Both fit and filtration are important in choosing a good mask, but most people only consider one or the other.
If your mask fabric is bad, it can’t protect you, and that’s why we spend so much time talking about filtration efficiency. However, it’s important to note that we are just testing how well the fabric does in our lab—it will be different on your face.
If there are large air gaps on the sides of your mask, or if the nose wire doesn’t give you a good seal, those are all areas where things like COVID can get in. Air is like water and will find the path of least resistance, which is why having a well-fitting mask is as important as a mask with filtration above 95%.
Why have we tested over 400 masks for filtration efficiency? (See our Mask Testing Database). Because we figure that most people can put on a mask, check for air gaps, and see how well it fits them. However, most don't have a $250K mask lab to make sure the fabric is good—that’s where we come in.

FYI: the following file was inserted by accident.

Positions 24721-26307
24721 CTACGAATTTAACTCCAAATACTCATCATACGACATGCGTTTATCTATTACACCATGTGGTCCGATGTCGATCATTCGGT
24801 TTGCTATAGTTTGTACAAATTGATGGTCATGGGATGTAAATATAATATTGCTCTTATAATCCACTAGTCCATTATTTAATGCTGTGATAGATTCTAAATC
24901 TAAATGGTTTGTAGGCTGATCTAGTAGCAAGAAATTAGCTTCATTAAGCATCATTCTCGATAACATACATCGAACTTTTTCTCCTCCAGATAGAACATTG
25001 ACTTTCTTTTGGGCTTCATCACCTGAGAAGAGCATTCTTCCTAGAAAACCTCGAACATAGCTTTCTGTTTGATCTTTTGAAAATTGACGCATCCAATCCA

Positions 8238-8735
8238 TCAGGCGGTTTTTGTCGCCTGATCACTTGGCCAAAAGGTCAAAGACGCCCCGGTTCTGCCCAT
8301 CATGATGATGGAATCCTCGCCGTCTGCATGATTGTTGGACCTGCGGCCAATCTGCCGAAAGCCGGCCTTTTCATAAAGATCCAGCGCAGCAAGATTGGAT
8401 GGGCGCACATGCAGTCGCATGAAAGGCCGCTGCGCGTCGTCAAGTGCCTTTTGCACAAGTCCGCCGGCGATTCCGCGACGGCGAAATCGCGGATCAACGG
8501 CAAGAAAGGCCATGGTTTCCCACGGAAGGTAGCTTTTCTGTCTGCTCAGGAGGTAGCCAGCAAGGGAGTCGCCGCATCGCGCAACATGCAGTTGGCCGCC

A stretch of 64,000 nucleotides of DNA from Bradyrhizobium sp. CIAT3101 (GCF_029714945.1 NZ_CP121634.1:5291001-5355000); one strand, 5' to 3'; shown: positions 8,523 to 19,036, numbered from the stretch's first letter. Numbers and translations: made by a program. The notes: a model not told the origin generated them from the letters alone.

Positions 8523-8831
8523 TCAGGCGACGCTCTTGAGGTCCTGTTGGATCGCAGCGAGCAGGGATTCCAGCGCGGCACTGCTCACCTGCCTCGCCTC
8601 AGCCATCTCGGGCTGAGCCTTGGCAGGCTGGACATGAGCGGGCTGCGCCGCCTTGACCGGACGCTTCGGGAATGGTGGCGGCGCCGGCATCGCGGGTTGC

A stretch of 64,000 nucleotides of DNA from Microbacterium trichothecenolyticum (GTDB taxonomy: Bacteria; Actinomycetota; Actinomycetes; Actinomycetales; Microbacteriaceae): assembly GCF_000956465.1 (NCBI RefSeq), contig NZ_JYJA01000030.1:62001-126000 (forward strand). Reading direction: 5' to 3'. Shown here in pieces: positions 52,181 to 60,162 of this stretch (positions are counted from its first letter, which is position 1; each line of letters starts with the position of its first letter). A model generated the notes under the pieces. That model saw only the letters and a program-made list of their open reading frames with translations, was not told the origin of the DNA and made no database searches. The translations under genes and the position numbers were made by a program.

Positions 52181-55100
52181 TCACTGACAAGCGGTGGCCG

We are just solving for the filtration quality and letting people figure out the fit.
NIOSH, when testing for the N95, wants a manufacturer to account for nine different face shapes. But, we’ve found that there are almost 30 different face shapes out there. That means different masks will fit you better than others. It's also why we created our Mask Sampler Kit to let people try on different masks and respirators without spending thousands on masks.
For example, our USA-made ASTM 3 surgical mask has fabric that is tested to filter above 98%, but depending on your face shape and size, your fit may decrease that filtration efficiency anywhere from 80% to 60%—although one large study has concluded that surgical masks significantly reduce the spread of COVID-19.
Fit is important, but so is filtration material. Both are very important in choosing a quality mask, so make sure you consider both before making a purchase.